Friday, May 30, 2008
Some Like It Hot
If you read yesterday's blog, you're aware that my mother is currently in town visiting and camped out on my sofa. I happen to have recently found some interesting creepy crawlies camping out in my bedroom, so I am currently resting my head on the Aero bed in the living room while the pesticide clears. All of this is of course happening the same week that summer weather finally decided to kick in here in NYC, and I've been so busy that I have yet to buy an air conditioner. So even though it's about 90 degrees here in my apartment, I like to think that we're sweating off the pounds we're probably gaining from the meals I've been making.
The temperature inside the apartment finally reached its boiling point last night when I made the full meal my mother requested for dinner. Between the two burners going and the oven at full blast, it felt like I was making dinner in a sauna. But, the pork chops had already been defrosted, and so had the artichokes, so I went ahead and finished making the meal. Despite how delicious it was, all we could focus on while eating was the heat. We practically tossed the plates in the sink like frisbees in an effort to get in front of the fan as soon as possible. Eating that meal seems like a mirage, something I lazily dreamed up while trying to make it through the humid haze floating through my home. But, as the photographs show, it actually existed, and I actually consumed it.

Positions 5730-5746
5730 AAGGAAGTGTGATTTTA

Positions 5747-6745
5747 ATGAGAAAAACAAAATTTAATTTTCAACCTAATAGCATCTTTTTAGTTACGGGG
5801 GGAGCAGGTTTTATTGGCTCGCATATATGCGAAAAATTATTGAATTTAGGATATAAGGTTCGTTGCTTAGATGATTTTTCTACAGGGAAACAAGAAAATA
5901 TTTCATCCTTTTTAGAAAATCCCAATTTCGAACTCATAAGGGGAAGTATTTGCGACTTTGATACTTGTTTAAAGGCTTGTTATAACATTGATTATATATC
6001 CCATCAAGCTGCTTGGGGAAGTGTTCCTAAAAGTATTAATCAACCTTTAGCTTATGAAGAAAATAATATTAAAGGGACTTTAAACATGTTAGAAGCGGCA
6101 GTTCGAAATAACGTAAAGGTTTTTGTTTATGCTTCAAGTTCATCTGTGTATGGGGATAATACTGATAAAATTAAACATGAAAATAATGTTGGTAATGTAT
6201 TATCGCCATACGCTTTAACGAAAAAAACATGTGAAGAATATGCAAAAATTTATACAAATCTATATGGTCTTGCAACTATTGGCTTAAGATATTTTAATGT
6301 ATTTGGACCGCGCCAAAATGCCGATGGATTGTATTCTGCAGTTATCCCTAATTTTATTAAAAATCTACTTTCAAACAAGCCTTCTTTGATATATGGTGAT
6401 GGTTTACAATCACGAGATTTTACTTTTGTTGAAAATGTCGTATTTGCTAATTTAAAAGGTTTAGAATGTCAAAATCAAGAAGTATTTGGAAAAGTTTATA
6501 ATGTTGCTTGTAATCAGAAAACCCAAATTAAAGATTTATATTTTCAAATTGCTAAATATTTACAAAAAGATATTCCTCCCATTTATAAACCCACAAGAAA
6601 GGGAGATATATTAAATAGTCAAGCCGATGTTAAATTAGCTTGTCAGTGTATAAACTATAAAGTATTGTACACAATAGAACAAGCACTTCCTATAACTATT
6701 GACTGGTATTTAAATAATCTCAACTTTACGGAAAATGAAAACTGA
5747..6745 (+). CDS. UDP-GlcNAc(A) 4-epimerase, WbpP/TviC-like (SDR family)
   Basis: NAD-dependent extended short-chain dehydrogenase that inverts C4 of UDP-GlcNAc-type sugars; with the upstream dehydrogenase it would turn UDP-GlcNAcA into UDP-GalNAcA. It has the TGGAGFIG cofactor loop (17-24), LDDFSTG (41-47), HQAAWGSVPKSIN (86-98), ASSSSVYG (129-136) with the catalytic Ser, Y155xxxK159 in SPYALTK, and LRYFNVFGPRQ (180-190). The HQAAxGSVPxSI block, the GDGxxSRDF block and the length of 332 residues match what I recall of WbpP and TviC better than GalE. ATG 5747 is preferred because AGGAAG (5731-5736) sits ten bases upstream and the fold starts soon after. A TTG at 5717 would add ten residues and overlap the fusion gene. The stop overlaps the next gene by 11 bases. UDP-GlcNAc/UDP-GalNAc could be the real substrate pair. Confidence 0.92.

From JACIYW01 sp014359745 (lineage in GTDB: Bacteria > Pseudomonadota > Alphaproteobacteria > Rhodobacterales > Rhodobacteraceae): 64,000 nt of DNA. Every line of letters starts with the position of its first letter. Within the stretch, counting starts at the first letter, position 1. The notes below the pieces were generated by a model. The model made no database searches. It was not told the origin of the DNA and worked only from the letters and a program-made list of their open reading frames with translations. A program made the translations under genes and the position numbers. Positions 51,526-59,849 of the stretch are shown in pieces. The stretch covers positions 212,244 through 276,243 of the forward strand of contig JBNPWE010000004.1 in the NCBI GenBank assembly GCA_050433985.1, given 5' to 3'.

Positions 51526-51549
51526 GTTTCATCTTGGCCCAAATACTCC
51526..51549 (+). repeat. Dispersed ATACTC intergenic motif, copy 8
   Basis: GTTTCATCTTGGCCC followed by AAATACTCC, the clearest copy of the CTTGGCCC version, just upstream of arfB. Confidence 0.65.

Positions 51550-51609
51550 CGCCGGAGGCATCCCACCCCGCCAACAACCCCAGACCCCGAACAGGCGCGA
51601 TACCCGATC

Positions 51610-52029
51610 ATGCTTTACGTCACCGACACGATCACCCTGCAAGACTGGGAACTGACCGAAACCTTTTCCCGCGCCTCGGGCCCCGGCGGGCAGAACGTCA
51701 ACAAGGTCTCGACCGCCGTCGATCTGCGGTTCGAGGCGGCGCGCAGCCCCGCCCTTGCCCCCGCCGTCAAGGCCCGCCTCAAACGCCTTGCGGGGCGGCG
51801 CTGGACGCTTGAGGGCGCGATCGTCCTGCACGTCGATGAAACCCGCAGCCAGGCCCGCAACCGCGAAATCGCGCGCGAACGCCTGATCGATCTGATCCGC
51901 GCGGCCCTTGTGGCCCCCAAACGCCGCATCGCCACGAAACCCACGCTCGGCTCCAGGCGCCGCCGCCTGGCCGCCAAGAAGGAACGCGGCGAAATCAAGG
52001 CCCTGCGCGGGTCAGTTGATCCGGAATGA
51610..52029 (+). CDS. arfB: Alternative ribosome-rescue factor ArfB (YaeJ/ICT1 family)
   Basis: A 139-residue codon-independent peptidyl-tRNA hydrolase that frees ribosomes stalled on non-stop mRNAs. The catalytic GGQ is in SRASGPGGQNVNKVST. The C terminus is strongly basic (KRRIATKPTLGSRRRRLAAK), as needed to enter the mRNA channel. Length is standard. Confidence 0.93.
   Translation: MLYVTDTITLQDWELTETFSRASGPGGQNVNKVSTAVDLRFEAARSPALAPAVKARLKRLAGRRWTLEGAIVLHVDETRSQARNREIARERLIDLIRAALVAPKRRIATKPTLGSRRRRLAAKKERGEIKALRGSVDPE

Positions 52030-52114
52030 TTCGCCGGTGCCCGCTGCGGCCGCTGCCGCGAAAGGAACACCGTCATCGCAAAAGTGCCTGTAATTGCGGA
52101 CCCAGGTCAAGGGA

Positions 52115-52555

And somewhere in the course of my seemingly imaginary meal prep, I managed to make a delicious batch of mashed potatoes so light and flavorful, I'm almost convinced it was all a heatstroke induced dream. A few years ago I began experimenting with replacing some of the milk, cream and butter in my mashed potatoes with alternative ingredients. The most successful ingredients I found were chicken stock and olive oil (not extra virgin), which are both flavor and contribute greatly to creating the right texture. Another helpful change for me was switching to what I now consider to be the best potato, the Yukon gold. Their natural sweetness actually adds flavor to the mashed potato party, unlike russets or red bliss. I find that using stock, a little butter and some mild olive oil lead to airy, yet rich mashed potatoes, with an almost whipped quality. Here's what I came up with:
(Almost) Healthy Mashed Potatoes
3 medium to large Yukon gold potatoes, cubed (I leave the skin on)
1 cup chicken or vegetable stock (non-tomato based)
1/2 cup milk
2 Tbsp butter
2 Tbsp olive oil (not extra virgin)
1. Bring potatoes to a boil in a large pot of salted water. Cook until soft and easily pierced with a fork. Drain.
2. Add milk, butter, olive oil, salt (to taste) and pepper. Mash potatoes, then slowly add stock until desired consistency is reached. Top with parsley for garnish. Enjoy!